Personal Loan Pro Benefits

  • Loans from $1,000 to $50,000
  • Min. Credit Score: 600
  • APR: 2.49% - 35.99%
  • Comparing Rates Does Not Affect Your Credit Score
  • APR as of April 2021


6. Use your emergency fund

If you’ve been setting aside money in an emergency fund, you might already be well-prepared for an emergency visit to the vet. Veterinary care definitely calls for dipping into your emergency savings, and doing so can help you avoid paying interest charges on a credit card or loan. Just make sure you have a plan in place to build up your emergency fund again so you can be prepared for whatever else life throws at you.

7. Ask family or friends for financial help

Admitting you’re in need and turning to friends and family for help can be difficult. But think of it this way: If you borrow money and can’t keep up with paying interest, you may need even more help down the road. Getting a loan from a friend or family member is likely going to be the cheapest way to borrow — and the quickest means of getting out of debt. And you might be surprised at how willing people are to pitch in if they know the money will keep your pet healthy.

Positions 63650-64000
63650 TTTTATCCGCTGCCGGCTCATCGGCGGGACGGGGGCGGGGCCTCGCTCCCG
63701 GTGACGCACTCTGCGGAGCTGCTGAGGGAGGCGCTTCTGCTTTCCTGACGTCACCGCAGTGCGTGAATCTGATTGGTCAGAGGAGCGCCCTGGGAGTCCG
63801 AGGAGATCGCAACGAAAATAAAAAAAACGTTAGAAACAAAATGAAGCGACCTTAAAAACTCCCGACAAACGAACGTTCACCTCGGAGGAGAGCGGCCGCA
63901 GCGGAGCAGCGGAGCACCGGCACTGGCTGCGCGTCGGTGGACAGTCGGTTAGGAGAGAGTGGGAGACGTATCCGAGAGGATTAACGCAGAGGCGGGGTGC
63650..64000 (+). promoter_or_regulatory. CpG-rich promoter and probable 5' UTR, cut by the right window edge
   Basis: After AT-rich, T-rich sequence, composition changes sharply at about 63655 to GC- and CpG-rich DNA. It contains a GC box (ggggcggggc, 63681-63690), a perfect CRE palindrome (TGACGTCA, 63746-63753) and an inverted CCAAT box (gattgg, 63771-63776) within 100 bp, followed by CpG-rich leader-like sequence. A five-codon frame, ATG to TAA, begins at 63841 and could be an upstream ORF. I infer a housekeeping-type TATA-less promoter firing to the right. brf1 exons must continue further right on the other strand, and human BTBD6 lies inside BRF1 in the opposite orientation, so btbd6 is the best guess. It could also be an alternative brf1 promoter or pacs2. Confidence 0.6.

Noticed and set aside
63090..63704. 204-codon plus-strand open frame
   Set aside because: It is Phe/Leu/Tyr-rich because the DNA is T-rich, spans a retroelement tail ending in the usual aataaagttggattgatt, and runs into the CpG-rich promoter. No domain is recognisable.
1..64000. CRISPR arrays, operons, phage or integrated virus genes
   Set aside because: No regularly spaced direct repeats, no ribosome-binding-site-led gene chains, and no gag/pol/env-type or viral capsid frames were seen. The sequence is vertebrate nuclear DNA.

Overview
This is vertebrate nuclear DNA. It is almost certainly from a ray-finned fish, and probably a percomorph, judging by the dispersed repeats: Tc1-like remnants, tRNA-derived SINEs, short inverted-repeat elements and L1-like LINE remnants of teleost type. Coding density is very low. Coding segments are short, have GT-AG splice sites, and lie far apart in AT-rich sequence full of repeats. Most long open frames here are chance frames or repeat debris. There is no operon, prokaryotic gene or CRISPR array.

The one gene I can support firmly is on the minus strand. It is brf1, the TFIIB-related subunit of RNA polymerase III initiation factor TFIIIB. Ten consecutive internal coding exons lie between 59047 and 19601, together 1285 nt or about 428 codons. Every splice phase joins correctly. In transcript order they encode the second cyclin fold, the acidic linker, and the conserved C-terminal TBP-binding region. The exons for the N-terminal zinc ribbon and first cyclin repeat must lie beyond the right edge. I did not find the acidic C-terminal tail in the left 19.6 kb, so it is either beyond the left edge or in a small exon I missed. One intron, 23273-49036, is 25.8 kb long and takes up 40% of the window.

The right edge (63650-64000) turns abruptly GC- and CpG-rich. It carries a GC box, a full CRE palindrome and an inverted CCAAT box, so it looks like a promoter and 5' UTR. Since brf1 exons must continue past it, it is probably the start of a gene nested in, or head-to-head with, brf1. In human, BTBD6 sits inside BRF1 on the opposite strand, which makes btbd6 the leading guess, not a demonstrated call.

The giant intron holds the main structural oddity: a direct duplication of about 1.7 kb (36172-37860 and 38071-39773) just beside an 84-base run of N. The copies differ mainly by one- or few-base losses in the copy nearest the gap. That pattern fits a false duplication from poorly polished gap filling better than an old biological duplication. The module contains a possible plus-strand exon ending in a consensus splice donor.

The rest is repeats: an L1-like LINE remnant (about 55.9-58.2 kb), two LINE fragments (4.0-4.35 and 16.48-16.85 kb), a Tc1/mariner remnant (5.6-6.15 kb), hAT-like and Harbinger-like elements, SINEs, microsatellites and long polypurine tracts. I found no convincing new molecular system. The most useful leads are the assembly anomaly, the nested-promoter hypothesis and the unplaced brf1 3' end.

8. Fundraise

Crowdfunding can be a great way to ask for help without putting too much pressure on any one individual. You can create a fundraiser page for your pet on a platform such as GoFundMe or Waggle, and then utilize your social media to get the word out. You might get help from total strangers this way, but you should also share your page with your network to help reach your fundraising goal.

9. Consider pet insurance for future expenses

If this emergency vet bill was enough to scare you into being more prepared, consider getting insurance for your pet. You’ll need to pay a monthly premium, but going this route could save you a lot of money in the long run if an emergency arises. The Humane Society recommends Petplan.

FAQs about emergency vet care

What do I do if I can't afford a vet?

Since vet bills can get expensive, many vets offer payment plans so you can pay off your bills over time. In addition, certain nonprofit organizations, like The Pet Fund and Ruff Rescue, may also be able to help if you’re in a financial bind with your pet care. To cover future vet expenses, consider pet insurance to help offset your potential pet care costs.

What types of treatment does pet insurance cover?

Pet insurance can help cover the costs for your pet’s dental care, injuries, and illnesses. It can also help cover the costs of chronic conditions, like diabetes or asthma, and breed-specific conditions that your breed of pet may be prone to. In addition, exam fees and boarding fees may also be covered by pet insurance. As with human medical coverage, you’ll want to read all the fine print before purchasing pet insurance as there may be terms and conditions that won’t work for you, such as not providing coverage for pre-existing conditions.